Nothing remains of the medieval building, which was on the present site.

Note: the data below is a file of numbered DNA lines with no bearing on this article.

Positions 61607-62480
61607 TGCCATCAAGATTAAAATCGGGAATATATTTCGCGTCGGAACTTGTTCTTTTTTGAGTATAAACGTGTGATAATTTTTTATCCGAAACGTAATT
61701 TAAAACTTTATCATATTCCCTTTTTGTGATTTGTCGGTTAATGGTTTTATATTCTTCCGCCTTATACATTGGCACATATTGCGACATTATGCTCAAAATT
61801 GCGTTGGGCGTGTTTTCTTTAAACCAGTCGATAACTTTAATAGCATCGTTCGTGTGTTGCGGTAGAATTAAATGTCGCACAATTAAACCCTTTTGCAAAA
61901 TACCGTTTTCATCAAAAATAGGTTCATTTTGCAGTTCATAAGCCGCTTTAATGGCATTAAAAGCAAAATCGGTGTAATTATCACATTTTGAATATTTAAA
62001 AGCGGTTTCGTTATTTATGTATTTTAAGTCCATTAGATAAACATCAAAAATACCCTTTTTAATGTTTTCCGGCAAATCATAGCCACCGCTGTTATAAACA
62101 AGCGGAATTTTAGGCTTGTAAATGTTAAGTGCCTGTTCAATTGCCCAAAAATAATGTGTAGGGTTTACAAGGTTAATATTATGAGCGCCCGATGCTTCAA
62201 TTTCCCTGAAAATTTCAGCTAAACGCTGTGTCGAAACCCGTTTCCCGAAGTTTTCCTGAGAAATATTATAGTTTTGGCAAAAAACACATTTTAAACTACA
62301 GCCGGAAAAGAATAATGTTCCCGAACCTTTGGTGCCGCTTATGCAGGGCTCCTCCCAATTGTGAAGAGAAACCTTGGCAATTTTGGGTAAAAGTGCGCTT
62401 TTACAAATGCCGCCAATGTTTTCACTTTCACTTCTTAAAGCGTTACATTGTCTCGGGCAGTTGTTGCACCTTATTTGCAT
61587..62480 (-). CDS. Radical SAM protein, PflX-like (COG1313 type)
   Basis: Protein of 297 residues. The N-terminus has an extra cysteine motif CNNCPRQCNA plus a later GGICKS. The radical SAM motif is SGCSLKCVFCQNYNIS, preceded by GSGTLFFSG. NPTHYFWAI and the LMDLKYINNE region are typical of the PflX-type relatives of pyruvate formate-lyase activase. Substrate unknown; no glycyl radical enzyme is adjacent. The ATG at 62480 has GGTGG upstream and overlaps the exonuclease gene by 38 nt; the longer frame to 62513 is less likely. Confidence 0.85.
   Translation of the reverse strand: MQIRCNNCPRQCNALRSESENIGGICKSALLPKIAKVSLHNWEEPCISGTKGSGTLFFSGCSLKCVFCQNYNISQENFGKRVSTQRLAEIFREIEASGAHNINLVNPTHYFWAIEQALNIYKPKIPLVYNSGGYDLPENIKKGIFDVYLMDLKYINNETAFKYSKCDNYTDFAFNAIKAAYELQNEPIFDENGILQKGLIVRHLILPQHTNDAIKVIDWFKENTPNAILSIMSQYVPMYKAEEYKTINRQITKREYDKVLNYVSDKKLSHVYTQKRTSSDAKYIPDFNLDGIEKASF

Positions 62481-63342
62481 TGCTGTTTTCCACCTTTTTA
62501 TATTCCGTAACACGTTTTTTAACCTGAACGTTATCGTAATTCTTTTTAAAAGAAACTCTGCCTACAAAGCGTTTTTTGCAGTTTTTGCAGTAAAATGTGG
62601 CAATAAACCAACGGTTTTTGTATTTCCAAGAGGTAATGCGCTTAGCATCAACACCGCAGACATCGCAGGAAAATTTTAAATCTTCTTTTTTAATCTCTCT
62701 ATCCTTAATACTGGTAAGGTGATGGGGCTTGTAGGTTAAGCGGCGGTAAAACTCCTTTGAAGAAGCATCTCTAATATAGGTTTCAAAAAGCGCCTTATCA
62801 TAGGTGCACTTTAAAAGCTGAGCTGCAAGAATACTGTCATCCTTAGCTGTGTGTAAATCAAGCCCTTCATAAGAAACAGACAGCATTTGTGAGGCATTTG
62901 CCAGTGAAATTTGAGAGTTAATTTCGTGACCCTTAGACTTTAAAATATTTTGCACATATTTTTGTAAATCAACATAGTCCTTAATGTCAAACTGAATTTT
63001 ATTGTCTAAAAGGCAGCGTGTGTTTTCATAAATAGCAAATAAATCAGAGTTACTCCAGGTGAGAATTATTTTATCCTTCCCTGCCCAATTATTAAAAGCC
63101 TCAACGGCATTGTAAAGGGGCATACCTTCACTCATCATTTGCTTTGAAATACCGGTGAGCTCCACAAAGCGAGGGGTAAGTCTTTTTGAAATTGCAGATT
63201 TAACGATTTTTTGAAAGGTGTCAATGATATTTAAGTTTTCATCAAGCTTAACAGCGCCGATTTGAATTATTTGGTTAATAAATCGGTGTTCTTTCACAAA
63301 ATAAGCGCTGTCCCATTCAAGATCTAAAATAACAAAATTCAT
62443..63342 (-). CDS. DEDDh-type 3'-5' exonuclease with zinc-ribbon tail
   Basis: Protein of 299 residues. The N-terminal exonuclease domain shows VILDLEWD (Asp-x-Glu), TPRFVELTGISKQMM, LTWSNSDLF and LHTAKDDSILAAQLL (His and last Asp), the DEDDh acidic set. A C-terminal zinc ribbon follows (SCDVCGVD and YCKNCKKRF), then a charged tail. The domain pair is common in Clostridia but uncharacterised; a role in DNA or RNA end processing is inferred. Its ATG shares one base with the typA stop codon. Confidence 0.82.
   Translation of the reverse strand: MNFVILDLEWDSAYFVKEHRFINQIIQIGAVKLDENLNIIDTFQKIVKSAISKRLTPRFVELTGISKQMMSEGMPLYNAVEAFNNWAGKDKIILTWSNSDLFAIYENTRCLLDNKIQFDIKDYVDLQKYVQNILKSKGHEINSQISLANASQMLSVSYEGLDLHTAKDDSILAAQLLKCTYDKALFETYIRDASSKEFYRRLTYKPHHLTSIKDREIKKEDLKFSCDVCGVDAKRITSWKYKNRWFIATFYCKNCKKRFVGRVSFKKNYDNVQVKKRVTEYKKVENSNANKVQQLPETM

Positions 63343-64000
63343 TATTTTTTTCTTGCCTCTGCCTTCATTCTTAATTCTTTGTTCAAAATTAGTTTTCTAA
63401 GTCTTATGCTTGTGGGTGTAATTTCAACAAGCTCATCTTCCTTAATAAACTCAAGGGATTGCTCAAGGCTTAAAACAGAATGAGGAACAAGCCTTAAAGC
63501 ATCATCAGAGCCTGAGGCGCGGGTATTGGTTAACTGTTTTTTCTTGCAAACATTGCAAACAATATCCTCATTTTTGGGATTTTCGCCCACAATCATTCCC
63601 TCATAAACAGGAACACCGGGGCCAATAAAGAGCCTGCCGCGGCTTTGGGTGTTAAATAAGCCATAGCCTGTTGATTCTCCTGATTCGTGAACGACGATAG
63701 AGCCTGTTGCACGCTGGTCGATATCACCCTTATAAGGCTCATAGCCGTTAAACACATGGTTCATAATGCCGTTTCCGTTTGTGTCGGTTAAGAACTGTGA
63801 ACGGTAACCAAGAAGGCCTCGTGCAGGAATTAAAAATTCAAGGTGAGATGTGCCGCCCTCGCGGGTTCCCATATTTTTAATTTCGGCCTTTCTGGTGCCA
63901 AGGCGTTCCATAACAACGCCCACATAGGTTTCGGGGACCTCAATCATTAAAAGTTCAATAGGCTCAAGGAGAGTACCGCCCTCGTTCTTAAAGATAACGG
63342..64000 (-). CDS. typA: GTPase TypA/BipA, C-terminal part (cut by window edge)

Little is known of the early history of Wexford friary.  It was founded about 1265 and the community adopted the Observant reform in 1486.  After the friary was suppressed in 1540, the friars went into hiding.  A small residence was set up in 1615 and a thatched chapel was opened in 1620, both in High St.  Seven members of the community were killed when the Cromwellians broke into Wexford in 1649.  Another four friars were killed in 1655.  The community was able to return in 1660 and the chapel was re-opened in 1673.  A new church was ready on the old medieval site in 1690 and it was the only church open in Wexford during the long Penal period.  The first of the new parish churches was opened in 1858.  It was only natural that the friars became involved in parish work under these circumstances.  They ran an academy, or secondary school, for a while early in the nineteenth century.  This was replaced by the present St. Peter’s College.  Down the years the seventeenth century church underwent frequent alterations, especially about 1790 and in 1857.  The friary was built in 1803 and served both as the residence of the Provincial and as the novitiate for much of the first half of the nineteenth century. The Brown friars introduced the reform into Wexford in 1918.